Males top 5

Females top 5

Table 6: Gender differentiated top 5 (English majors)

Two dimensions

(1) need-oriented.

(2) individualism versus collectivism.

Both pragmatism and realism are individualistically oriented, whereas the overwhelming Chinese idealism is collectivism and communism.

Underlying Structure of the Value Orientations







Physical needs

  • 3.2.1 Idealistic Value Orientation

  • In the present survey, of the top ten values (See table 2),happiness, freedom, equality, love, andtrustworthiness can be grouped under the category of spiritual needs: terminal values, while filial piety, hardworking, knowledge, self-respect and family belong to instrumental values.

Spirit needs

Instrumental values

However, if we look at them from a different angle, of the idealistic values, happiness, freedom, equality, love,self-respect and trustworthiness are all driven with individualistic motivations, that is, the pursuit of personal satisfaction.

Therefore, we might conclude that the most favoured values ticked by the Chinese students are geared towards individual development and pursuit.

3.2.2 Pragmatic Value Orientation

In the top ten chosen values, happiness, freedom, equality, love andself-respectare considered very individualistic, which were in the past regarded as the pursuit of personal interests, thus, seldom discussed in the public context.

At the same time, wealth (27.23%), a comfortable life(20.16%), and privacy(17.4%) (See the median 10 in Table 1) rank higher than the terms like collective(16.6%), power(9.49%) andauthority(0.79%) - see table 3 - also illustrate significantly that the students today are more oriented towards pragmatic values.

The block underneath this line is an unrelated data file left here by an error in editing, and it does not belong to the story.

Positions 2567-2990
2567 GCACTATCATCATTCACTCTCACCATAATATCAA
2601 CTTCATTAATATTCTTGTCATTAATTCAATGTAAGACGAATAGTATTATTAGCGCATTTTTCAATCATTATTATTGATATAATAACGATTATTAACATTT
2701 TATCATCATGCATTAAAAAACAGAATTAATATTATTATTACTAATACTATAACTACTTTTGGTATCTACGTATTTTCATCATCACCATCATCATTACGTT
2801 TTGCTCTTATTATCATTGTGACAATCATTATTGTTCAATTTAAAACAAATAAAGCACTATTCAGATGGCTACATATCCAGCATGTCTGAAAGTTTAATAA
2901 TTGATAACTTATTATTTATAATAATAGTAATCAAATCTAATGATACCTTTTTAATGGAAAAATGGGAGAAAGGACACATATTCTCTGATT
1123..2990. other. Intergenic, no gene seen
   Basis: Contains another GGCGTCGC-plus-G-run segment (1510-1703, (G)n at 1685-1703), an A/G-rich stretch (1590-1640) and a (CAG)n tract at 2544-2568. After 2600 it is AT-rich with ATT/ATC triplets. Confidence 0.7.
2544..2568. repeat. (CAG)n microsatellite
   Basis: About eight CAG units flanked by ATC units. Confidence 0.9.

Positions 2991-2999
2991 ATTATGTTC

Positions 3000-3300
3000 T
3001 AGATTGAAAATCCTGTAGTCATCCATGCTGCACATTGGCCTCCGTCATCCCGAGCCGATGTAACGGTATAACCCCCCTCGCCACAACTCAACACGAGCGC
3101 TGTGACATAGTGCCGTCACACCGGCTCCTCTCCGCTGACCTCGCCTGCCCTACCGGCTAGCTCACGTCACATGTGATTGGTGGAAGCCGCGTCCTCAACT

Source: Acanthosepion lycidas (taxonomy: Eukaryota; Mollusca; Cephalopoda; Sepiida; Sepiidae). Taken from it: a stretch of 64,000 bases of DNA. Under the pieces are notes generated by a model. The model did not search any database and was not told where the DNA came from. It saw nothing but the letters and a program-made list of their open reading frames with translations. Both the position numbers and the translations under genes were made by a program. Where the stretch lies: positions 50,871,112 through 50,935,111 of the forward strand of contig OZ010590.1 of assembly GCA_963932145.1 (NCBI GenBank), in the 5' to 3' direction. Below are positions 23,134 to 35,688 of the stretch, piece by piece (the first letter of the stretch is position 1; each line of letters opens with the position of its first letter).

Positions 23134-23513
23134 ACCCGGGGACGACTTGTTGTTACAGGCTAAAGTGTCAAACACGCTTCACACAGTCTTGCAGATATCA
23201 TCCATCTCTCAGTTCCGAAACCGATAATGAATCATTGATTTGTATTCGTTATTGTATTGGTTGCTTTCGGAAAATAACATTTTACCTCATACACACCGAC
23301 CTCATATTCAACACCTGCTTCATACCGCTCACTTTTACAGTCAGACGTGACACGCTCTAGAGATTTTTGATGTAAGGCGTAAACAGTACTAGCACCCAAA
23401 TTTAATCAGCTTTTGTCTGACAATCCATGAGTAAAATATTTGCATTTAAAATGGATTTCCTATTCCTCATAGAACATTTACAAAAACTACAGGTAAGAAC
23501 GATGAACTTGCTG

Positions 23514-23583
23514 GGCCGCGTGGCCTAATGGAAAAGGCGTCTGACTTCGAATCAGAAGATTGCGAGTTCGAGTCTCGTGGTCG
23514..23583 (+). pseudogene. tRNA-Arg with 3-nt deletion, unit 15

3.2.3 Realistic Value Orientation

Results of the present study echo the long-standing Confucian idea that filial piety is the basis which culturally defines the inter-generational relationships. These values surpass all others given ethics (65.22%, 94.83%). Filial piety as a core ethic has been continuously practised, taught and appreciated in behaviour, attitude, and belief throughout China.

3.2.4 Individualism vs Collectivism

On the one hand, the overall layout of the choices reflect a general picture of the long cherished Chinese traditional collective values;

On the other hand, some self-interest-driven motivations emerge among the most favoured values.

However, some of the values in the bottom ten are equally important to the Chinese people, the students value them at a relatively low level, such as collective (16.6%), power (9.49), authority (0.79%), harmony with others(10.67%), and respect for others(11.86%).

While the favoured top ten include values of personal attainment and subjectivity at one pole (freedom, love, happiness) and values of interrelationship dominate the other (collective, respect for others, harmony with others, power,authority) at the bottom.

1, young people’s subjective consciousness of value is awakening.

2, people’s value orientation has been shifted from uniformity to diversity, and from illusion to reality.

3, Chinese students today seem to be more individualistic, while simultaneously not forsaking their Confucian ideals.

3.3. Analysis of the Value Transformation

1. The introduction of western culture and the market economy has in a way changed people’s mind in terms of value orientation.

2. People today, esp. the university students, who are able to use English, have an easy access to a diversified range of information, such as the use of the Internet, exposure to a new culture, do show some changes in their value orientation.

4. Conclusion

3. Value priorities of the students in the survey help explain that there is a tendency for people to become more individualistically-oriented or pragmatically-oriented in outlook.

4. The study has found a weak difference between students of different majors in terms of the impact of foreign language learning on value orientations, which suggests that the change of value outlook is a complicated process in which many other factors function.